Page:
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Exploring Lovingkindness in the Lab and in the Heart

David DeSteno, psychology professor at Northeastern University, recently had an article in The Atlantic about some of his meditation research, and the role mindfulness might play in developing compassion.

I got so happy reading it. In our utilitarian time, we tend to hear about meditation as a means to increase focus, emotional regulation, the functions of our immune system, perspective taking, clearer cognition, and productivity (a word I find somewhat clinical or cold). In a lifetime of teaching meditation, I’ve come to believe that all of that and more is true, transformative, and attainable. It’s the “and more” where I’ve put much of my life’s work.

Meditation, as David DeSteno writes, “has lately been promoted for its abilities to enhance the brain and heal the body, but many of its most experienced teachers argue that its fundamental purpose involves the soul.”

In addition to the benefits listed above, in countries like India or Burma or Tibet, where meditation practice is more widespread, practitioners are counseled to look for qualities like kindness and compassion as the metrics of whether their practice is proving effective or not. And, as I was taught in each of those places, look not towards your formal period of practice — your retreat experience, or the time you might put into meditation each day, however long or short — look to your everyday life to see signs of the possible efficacy of the practice: How are you with yourself when you’ve made a mistake? How attentive are you when meeting a stranger? How rigidly do you categorize people, and then cease to pay attention to them altogether? How might you be creating an “other” that you then discount or disdain?

I’ve often mused that in the West we are sometimes taught to think of kindness as something like a secondary virtue. The hidden message is, “Well, if you can’t be brilliant, or you can’t be courageous and wonderful, ok, be kind.” “It’s nice. It’s not of greatness, but it’s a good thing.”

Yet I believe that if we were to ponder times someone has been kind to us, they’ve seen some potential in us perhaps we couldn’t see. Or they’ve compassionately stayed the course with us in times of turmoil or adversity, so that we didn’t feel so alone or cast aside. We don’t think of the people who have helped us with disdain, or pity, “Wow, I really fooled them. There’s a loser.”

Our hearts are filled with gratitude and wonder. At times, no one of us might be all that easy to hang in there with. We’re very lucky if someone did. We’re very lucky if someone noticed us when others were, sometimes determinedly, looking the other way. We’re very lucky if someone put aside the normal self-preoccupation we are busy with to care about us. We actually hold that person in very high regard, not as a victim of a con act of ours.

It’s powerful to think of compassion and kindness as primary strengths developed through meditation. In times like these, with terrible pain abounding (as someone put up on Twitter, “Time since last mass shooting in America — 0 days”) I’ve heard a lot of concern about meditation leading people to be quietistic, more complacent, “accepting things as they are” in a dumbed down kind of way. In response I’ve said I think of meditation practice as fostering strength and resilience, not passivity.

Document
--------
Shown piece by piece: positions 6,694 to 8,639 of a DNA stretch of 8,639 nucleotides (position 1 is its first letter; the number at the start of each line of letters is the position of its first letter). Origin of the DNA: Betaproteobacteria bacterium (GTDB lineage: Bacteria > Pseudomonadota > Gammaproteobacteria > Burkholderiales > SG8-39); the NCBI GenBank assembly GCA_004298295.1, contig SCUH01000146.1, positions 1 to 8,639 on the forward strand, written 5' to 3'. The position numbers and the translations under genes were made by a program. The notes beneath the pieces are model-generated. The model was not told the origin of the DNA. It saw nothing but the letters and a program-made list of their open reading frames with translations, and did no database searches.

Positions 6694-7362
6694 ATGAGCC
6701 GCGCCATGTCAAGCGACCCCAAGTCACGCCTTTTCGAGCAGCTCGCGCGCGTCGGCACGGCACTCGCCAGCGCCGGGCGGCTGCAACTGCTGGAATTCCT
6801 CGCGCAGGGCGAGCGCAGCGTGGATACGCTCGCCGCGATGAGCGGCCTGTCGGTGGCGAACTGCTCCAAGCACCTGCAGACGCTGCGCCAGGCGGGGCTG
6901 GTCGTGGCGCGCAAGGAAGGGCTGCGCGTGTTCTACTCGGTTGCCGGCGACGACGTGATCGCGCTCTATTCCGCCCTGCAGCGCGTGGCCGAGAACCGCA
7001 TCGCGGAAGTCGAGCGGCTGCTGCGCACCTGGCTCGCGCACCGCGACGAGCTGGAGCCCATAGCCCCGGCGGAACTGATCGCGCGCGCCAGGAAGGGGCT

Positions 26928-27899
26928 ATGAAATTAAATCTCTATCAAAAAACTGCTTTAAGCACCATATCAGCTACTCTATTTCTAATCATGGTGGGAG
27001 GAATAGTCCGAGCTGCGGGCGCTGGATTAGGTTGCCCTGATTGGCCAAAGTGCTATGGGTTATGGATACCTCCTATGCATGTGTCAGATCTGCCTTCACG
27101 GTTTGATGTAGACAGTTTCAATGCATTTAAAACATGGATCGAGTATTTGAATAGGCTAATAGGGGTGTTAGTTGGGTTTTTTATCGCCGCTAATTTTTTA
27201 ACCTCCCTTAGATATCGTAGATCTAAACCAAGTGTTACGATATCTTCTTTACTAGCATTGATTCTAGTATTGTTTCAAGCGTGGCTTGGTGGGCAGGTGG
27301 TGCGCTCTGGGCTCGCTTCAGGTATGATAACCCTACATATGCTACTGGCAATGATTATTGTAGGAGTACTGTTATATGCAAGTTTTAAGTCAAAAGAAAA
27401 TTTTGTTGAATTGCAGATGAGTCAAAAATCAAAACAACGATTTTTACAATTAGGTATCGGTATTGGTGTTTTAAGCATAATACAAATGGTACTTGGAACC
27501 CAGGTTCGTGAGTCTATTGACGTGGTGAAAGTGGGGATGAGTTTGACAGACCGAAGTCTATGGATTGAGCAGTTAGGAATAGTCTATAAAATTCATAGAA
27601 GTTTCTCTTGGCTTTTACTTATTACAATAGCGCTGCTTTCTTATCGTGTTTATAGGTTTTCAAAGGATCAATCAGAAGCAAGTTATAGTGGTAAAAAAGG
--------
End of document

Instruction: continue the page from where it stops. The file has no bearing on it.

Dr. DeSteno’s study invited participants to complete an eight-week training in meditation after which they were asked to come to the lab to examine their interpersonal behaviors. Sitting in a staged waiting room with three chairs were two actors. With one empty chair left, the participant sat down and waited to be called. Another actor using crutches and appearing to be in great physical pain, would then enter the room. As she did, the actors in the chair would ignore her by fiddling with their phones or opening a book. The question being tested was whether the subjects who took part in the meditation classes would be more likely to come to the aid of the person in pain, even in the face of everyone else ignoring her.

Among the non-meditating participants, only about 15 percent of people acted to help. But among the participants who were in the meditation sessions “we were able to boost that up to 50 percent,” said DeSteno. “The truly surprising aspect of this finding is that meditation made people willing to act virtuous — to help another who was suffering — even in the face of a norm not to do so,” DeSteno said. “The fact that the other actors were ignoring the pain creates as ‘bystander-effect’ that normally tends to reduce helping. People often wonder ‘Why should I help someone if no one else is?’”

Our conditioned tendency is to look at other people around us and recognize them as “other,” fundamentally different than us, and therefore separate. As a result, we find ourselves objectifying particular individuals or entire groups of people — either with antipathy, prejudice, or even just indifference. Our culture perpetuates a dualistic worldview of self and other. Mindfulness and other meditation practices can open up our world.

I look forward to more and more research on some of these other practices, such as lovingkindness meditation, as well as ongoing research into the effects of mindfulness. Lovingkindness meditation is a technique that is particularly designed to cultivate greater connectedness, care about ourselves and others, inclusiveness, and compassion. We practice flexibility of attention doing it — opening to those we might normally ignore, looking at the good within us not only fixating on the mistakes we’ve made, dissolving some of the walls we’ve put up between ourselves and others that keep us more lonely and afraid. Each type of meditation — mindfulness and lovingkindness — is worth exploring, both in the lab and in one’s heart.

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